Timing, Circumstances, and More

Solar eclipses are awe-inspiring celestial events that capture the imagination and wonder of people across the globe. While the need for eye protection such as eclipse glasses during an eclipse is well-documented, there are specific instances and time frames where it is actually safe—and even recommended—to remove them. This article aims to shed light on when you shouldn't wear eclipse glasses during a solar eclipse.

The Total Solar Eclipse

The most famous instance where it is safe to take off your eclipse glasses is during the totality phase of a total solar eclipse. This is the brief period when the moon entirely covers the sun, leaving only the solar corona visible. During this phase, which can last anywhere from a few seconds to a few minutes, it's safe to look at the eclipse without eye protection. However, caution should be exercised to avoid looking too soon before totality or too late after, as even a sliver of the sun's surface can cause eye damage. The totality phase is safe to watch because the solar disk is completely obscured, and the phenomena, like the appearance of "Bailey's beads" or the "diamond ring," signal the moments right before and after totality when it's time to put your glasses back on.

Partial Eclipses and Annular Eclipses: Always Keep Them On

If you're observing a partial or annular solar eclipse, it is crucial to keep your eclipse glasses on at all times when looking directly at the sun. In these events, the sun's disk is never entirely covered, and eye damage can easily occur if you look at it without proper protection.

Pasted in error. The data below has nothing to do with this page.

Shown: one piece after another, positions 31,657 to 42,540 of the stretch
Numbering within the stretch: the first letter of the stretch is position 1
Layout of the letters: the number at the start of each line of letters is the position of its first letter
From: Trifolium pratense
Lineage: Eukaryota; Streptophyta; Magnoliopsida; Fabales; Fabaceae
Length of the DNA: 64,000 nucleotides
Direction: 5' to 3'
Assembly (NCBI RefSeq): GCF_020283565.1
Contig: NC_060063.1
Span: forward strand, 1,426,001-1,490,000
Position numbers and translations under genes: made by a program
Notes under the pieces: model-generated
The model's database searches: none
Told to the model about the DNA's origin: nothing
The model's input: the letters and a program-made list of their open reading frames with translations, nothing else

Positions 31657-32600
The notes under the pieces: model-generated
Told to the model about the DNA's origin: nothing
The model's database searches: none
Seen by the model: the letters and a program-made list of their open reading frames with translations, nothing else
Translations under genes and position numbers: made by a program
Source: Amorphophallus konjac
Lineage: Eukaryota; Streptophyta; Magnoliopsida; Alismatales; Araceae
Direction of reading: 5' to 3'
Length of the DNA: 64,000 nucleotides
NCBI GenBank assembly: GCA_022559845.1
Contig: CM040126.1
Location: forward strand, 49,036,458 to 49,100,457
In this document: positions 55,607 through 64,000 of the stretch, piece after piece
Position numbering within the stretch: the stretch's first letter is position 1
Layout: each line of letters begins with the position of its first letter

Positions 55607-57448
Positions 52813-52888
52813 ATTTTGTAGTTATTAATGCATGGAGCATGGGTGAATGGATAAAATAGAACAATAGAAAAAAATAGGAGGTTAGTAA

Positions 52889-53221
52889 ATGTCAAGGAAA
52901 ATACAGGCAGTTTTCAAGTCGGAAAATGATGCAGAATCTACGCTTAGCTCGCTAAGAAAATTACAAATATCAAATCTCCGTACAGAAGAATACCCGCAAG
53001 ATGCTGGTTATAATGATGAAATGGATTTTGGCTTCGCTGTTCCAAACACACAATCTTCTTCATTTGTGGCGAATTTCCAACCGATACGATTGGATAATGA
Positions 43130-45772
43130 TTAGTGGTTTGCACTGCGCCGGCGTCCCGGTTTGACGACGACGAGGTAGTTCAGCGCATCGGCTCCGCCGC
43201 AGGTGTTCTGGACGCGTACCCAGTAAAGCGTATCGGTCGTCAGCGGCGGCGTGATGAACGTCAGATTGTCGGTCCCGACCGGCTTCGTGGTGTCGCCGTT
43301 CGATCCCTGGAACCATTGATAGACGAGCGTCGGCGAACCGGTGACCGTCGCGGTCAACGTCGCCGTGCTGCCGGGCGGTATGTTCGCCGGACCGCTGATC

Photography and Telescopes

If you're using specialized solar telescopes or cameras with solar filters to photograph the eclipse, you'll be looking through a device rather than directly at the sun. However, you should only remove your glasses when your eyes are shielded by these devices. Moreover, ensure that the filters are secure and properly installed to prevent accidental exposure.

Indirect Observation Methods

If you're using indirect methods like pinhole projectors to view the eclipse, you don't need to wear eclipse glasses while looking at the projected image. However, you should still wear them if you plan to switch between the projection and direct observation.

Special Cases: When Eclipse Glasses Are Unnecessary

1. When You're Indoors Watching a Live Stream: Obviously, if you're not directly observing the sun, you don't need eclipse glasses.

2. Nighttime Lunar Eclipses: Lunar eclipses happen at night and do not involve looking directly at the sun. In this case, eclipse glasses are not needed.

Safety First

Timing is crucial when it comes to wearing eclipse glasses. Always consult reliable sources for the exact times of the various phases of the eclipse in your location. Moreover, always make sure your eclipse glasses meet safety standards and have no cracks, scratches, or other damages.


While eclipse glasses are an essential tool for safely viewing most phases of a solar eclipse, there are specific moments and methods of observation where they are not needed—or should even be removed. Knowing when to wear them and when not to wear them can enhance your eclipse-watching experience while ensuring your safety.

Roger Sarkis